It is the year 2014. The Earth is a dystopian disaster. The planet has been destroyed by fossil fuel wars, the internet has wrecked the human attention span, the food is genetically engineered… and now the Man Booker Prize judges have selected only three women’s books for the longlist.
The three are: Karen Joy Fowler’s We Are All Completely Beside Ourselves (which I loved), Siri Hustedt’s The Blazing World, and Ali Smith’s How to Be Both.
There are four male judges and two female judges, but since I’ve never heard of any of them, I’m going to pass on judging judges.
But the numbers suggest we’re back in the world of 1959, when Norman Mailer wrote in Advertisements for Myself:
I have a terrible confession to make—I have nothing to say about any of the talented women who write today. Out of what is no doubt a fault in me, I do not seem able to read them. Indeed I doubt if there will be a really exciting woman writer until the first whore becomes a call girl and tells her tale. At the risk of making a dozen devoted enemies for life, I can only say that the sniffs I get from the ink of the women are always fey, old-hat, Quaintsy Goysy, tiny, too dykily psychotic, crippled, creepish, fashionable, frigid, outer-Baroque, maquillé in mannequin’s whimsy, or else bright and stillborn. Since I’ve never been able to read Virginia Woolf, and am sometimes willing to believe that it can conceivably be my fault, this verdict maybe taken fairly as the twisted tongue of a soured taste, at least by those readers who do not share with me the ground of departure—that a good novelist can do without everything but the remnant of his balls.
All right, Norman. That’s just boyish hi-jinks.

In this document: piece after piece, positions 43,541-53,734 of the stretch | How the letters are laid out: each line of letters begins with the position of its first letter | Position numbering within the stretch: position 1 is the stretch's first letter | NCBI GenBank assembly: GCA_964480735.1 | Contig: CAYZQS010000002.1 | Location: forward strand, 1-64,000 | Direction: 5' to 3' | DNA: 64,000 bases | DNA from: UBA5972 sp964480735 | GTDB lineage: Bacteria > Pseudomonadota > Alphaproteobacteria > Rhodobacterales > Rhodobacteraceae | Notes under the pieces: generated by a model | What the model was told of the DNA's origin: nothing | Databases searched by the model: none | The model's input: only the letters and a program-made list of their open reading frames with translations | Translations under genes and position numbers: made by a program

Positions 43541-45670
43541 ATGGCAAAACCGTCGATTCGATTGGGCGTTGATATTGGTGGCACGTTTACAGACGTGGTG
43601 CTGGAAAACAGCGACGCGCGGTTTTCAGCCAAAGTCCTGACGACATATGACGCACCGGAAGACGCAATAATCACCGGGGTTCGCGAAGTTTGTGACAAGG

But let me not pretend that women writers/judges are better than men. Some are, some are not. In an article published last year in The Daily Beast, “The 12 Biggest Booker Controversies,” I learned about some fascinating Booker scandals.
In 1993, after Irvine Welsh’s novel Trainspotting made the longlist, two women judges said “their feminist sensibilities were offended” and they would resign if the book made the shortlist. Sometimes women have power. Good call.
Carmen Calil, founder of Virago Books, always gets attention. According to The Daily Beast,
“Hours after Arundhati Roy won the prize in 1997 for The God of Small Things, author Carmen Callil—the chair of the previous year’s committee—criticized the book on the BBC as “execrable,” saying it never should have even made the shortlist.”
Calil is clearly an important figure in British publishing, but she also ran to the press in 2011 after Philip Roth won the International Man Booker Prize. She said she resigned from the panel of judges after the two male judges chose Roth. I still don’t understand how the prize could have been awarded without a consensus among three judges.
Then there is A. L. Kennedy, who was a Booker judge in 1996. According to The Daily Beast, she said in 2001 the Booker was “a pile of crooked nonsense,”and that it was decided by “who knows who, who’s sleeping with who, who’s selling drugs to who, who’s married to who, whose turn it is.”
( A. L. really needs to read pop fiction. Most of us discovered how the world worked by reading Margaret Mitchell’s Gone with the Wind or Judith Krantz’s Scruples.)
The last scandal occurred in 2011 when Dame Stella Rimington, the chair of the judges, said they were looking for “readability.” It’s not that we DIDN’T want a readable book, but most of us were looking for the next A. S. Byatt, not the next Rosamund Pilcher.
The judges this year, about whom I know nothing, are: AC Grayling, a philosopher and this year’s cahir; Jonathan Bate, Oxford Professor of English Literature and biographer; Sarah Churchwell, UEA’s Professor of American Literature; Dr Daniel Glaser, neuroscientist and cultural commentator; Dr Alastair Niven, former Director of Literature at the British Council and at the Arts Council; and Erica Wagner, journalist and writer.
Good luck, break a leg, and all is forgiven if the award goes to an interesting book….by a man or a woman.